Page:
Charles Darwin - Creativity and Science
Charles Darwin (1809-1882)
English naturalist (pictured right).
Famous for his theory of evolution, based on his observations of different species during
his famous voyage (1831-6) in the Beagle, pictured right below, to South America and
the Galápagos Islands in the Pacific.
Hugely influential in:
- protecting the environment.
- preserving different species.
His most famous book
The Origin of Species (1859)
This discussed his theory of evolution.
Why was he so creative?
Darwin's theory of evolution disproved the
traditional Christian view that God:
- created the world
in six days.
- filled it with perfect and complete creatures
like Adam and Eve.
People evolved from
apes, Darwin said (leading to attacks like the 1871 caricature pictured right).
So lots of people just couldn’t believe:
- Darwin's related idea of natural selection (i.e. survival in a species by those
organisms best able to adapt to their environment).
This led to Herbert Spencer's (pictured right) idea of the “survival of the
fittest” , introduced in 1864
But Darwin was a reluctant revolutionary.
He kept his theory secret for 20 years until 1858, because he didn’t want to offend anybody.
He was encouraged to publish by the publication of an academic article on evolution by the Welsh naturalist,
Alfred Wallace (1823-1913), pictured right.
2. Determination and
His discoveries needed much thought and hard work.
He also had to overcome:
- continuous bad
health (made worse by intense oppositon to evolution,
particularly from the Church - see point 1).
- the death of his favourite
daughter, Annie (pictured right), aged 10 (which destroyed his Christian
faith, although not his wife’s).
But he was still driven by compassion for other people and hated
He was dedicated to proving scientifically that blacks and whites
3. Wealth and leisure
- came from a very wealthy family, whose connections helped him to get the job as naturalist on the Beagle’s
- married Emma, the daughter of Josiah Wedgwood, the pottery millionaire
(pictured right below).
- was rich enough to live, think and work at home in Downe, Kent, from 1842 onwards.
- spent on average a night away from home every week, visiting various parts of Britain to take plant
samples for his experiments.
4. Observation, thinking and attention to detail
During his five year voyage on the Beagle, he:
- sent back to Britain specimens of animals, plants, rocks and fossils.
- used his notes and observations to create his theory of evolution and other new ideas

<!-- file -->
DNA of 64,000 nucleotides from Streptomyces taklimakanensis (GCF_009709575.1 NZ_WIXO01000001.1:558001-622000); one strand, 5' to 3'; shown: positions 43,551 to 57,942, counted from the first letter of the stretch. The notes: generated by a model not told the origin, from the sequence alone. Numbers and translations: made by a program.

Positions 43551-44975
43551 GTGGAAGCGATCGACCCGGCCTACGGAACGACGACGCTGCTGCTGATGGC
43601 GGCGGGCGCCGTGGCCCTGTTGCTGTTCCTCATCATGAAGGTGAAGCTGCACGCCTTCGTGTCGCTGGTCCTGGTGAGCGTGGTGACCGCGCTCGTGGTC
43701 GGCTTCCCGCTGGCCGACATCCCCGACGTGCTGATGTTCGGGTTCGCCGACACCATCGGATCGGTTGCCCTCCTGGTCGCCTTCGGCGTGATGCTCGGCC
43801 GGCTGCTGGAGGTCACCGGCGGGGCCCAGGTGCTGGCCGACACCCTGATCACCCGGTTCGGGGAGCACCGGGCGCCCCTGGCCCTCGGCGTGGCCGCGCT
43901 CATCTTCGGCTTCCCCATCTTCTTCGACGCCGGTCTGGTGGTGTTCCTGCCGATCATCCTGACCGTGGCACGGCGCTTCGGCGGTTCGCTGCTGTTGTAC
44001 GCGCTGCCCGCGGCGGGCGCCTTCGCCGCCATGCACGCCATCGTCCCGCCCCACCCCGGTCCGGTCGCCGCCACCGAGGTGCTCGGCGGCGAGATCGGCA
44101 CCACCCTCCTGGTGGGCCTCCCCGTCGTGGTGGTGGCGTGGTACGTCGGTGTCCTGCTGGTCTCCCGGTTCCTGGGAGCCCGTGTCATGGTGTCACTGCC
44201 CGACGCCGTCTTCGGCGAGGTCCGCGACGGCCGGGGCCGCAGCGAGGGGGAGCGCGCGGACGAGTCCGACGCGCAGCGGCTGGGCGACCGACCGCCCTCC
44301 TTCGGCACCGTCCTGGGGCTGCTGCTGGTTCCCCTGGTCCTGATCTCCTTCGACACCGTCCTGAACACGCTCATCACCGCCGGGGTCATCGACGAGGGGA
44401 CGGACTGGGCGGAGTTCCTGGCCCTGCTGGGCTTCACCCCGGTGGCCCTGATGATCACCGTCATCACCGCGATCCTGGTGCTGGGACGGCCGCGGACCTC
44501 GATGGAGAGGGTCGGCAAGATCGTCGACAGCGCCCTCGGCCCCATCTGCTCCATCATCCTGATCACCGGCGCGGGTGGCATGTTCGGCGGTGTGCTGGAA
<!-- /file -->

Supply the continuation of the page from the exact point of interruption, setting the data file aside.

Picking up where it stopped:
like cross-pollination between flowers.
He listed the advantages and disadvantages of a particular idea
(even his marriage!) before deciding upon its validity.
He had the devoted support of:
- his wife, Emma, pictured right above (despite his views about women’s
- other naturalists (particularly Joseph Dalton Hooker, pictured right, and
Thomas Huxley, pictured right below).
Hooker and Huxley's eloquence strongly defended evolution, much better than Darwin, who was shy and had poor
He was always intensely curious about new ideas, and all the different plants, animals and
people he found in the Galápagos Islands.
Closely examining their differences gave him the idea of evolution.
7. Courageous lover of truth
His whole life was spent experimenting and learning in pursuit of
He was prepared to fight for his views against his critics, many of them Christians.
8. Application of different subjects and energy
To explain evolution, he drew on philosophy, literature and economics, as well as science.
Darwin also wrote an estimated six million words in books, articles and letters!
Key quote on competitive advantage
In the struggle for survival, the fittest win at the expense of their rivals because they succeed in adapting
themselves to their environment.
Key quote on
The law, does not concern itself with
trifles, does not apply to science.
Key quote on
family and children
How paramount the future to the present when one is surrounded by
Key quote on
The more efficient causes of progress seem to consist of a good education...and of a high standard of
Key quote on time management
A man who dares to waste one hour of time has not discovered the value of life.
Key quote on relationships
A man’s friendships are one of the best measures of his worth.
Key quote on learning
Ignorance more frequently begets confidence than does knowledge.